Noise for noise’s sake

With Singapore indie pop music on the ascendancy, it is important not to neglect alternative music that embraces more artistic and esoteric values. Whilst the success of indie pop in Singapore will still be judged by the usual key performance indicators like number of digital downloads, ticket sales, radio play, Facebook likes and Twitter followers, this form of so-called art-rock deserves to be embraced on its own terms – art for art’s sake. In that respect, local art-rock collective The Observatory has taken the lead in not only organizing its own gigs but also curating music events that aim to expose Singapore audiences to new sounds viz, the Playfreely series of 6 shows and MOHA! in 2011 and for this year, the 3 day event Playfreely II, MoE (as part of the Transitions tour).

“I guess the main criterion is we got to like the music that the band or artist is doing,” explain Observatory guitarist Dharma, “in the case of Playfreely it has to also be something that would work in the context of the program (Playfreely is an event based on free improvisation). For the non Playfreely shows, it mainly happens when the said bands are touring around this region. This makes it possible also with the other contacts we have around this region (Thailand, Malaysia, Philippines)”.

Which accounted for the latest Observatory-curated arts event when Norwegian experimental noise outfits Black Packers and Staer played to a small albeit appreciative crowd at the Substation Theatre on 28th August. It was revealing to see Observatory members taking care of all the logistical details as Dharma confirmed the D.I.Y. nature of the venture – “from the booking to presenting the show, housing the artists, hanging out, cleaning up and everything else”.

On the night itself, Staer seemed at odds with the sound and played an awkward short set and local band The Psalms closed the evening with an sonic approach that can only be described as a mutated strain of a jazz-metal hybrid (with genre-bending songs like “Pigeonhole” and “Comfort”).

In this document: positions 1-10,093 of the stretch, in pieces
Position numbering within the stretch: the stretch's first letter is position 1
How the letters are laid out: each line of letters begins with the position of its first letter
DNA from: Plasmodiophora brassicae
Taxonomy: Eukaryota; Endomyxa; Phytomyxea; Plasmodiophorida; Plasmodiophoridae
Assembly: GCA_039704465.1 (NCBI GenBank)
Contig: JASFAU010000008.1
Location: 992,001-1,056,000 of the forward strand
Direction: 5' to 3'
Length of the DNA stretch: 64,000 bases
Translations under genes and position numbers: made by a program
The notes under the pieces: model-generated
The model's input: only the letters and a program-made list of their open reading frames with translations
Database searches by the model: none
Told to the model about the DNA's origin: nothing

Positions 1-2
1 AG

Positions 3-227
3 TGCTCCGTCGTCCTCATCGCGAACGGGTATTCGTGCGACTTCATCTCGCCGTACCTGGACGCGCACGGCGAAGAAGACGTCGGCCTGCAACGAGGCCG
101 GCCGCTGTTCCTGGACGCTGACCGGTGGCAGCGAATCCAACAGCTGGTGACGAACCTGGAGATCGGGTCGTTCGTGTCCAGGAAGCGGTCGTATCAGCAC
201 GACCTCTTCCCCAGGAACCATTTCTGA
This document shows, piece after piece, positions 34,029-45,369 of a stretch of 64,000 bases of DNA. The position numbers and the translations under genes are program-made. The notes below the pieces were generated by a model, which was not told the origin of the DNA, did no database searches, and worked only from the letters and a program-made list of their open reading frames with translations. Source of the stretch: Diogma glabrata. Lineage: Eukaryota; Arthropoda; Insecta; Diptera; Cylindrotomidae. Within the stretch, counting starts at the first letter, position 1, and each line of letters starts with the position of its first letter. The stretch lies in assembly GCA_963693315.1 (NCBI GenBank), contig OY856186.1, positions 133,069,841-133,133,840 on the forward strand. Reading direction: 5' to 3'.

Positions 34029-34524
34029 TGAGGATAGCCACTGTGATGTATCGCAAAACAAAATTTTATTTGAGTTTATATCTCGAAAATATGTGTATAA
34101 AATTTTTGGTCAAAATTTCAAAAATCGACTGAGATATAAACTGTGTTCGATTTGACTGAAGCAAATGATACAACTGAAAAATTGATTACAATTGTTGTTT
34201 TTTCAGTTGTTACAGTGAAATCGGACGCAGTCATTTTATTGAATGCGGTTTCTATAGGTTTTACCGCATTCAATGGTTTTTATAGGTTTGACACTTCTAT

But it was actually opening band Black Packers who caught the attention of the audience and how! With John Hegre on guitar and Jean-Philippe Gross on Serge Modular synth, Black Packers’ modus operandi was to drench the entire venue with feedback and noise. At the door, audience members were advised to wear earplugs and certainly for the Black Packers’ performance it was probably the only thing saving you from going deaf! For 30 minutes, the audience was assaulted by noise so loud and intense, that at least five of them were literally driven out by the sheer discomfort. Enveloped by the sound emanating from the front of the stage, the vibrations soon became physical almost as if one was being submerged by the noise. It was a truly unique and innovative performance that was also dangerous at the same time. Edgy by its very definition!

In this respect, the event certainly fulfilled The Observatory’s own ‘KPIs’ in putting it all together in the first place – “To be able to see the bands or artists that we like perform here is something very satisfying,” Dharma emphasized, “we organize the show and we get to see them do their thing live, that’s a very big thrill to me. Besides that we hope to inspire the local music scene to create new and exciting music that may not necessarily be of the popular form”.

(Originally submitted to TODAY)

Thanks to The Observatory for making this review possible.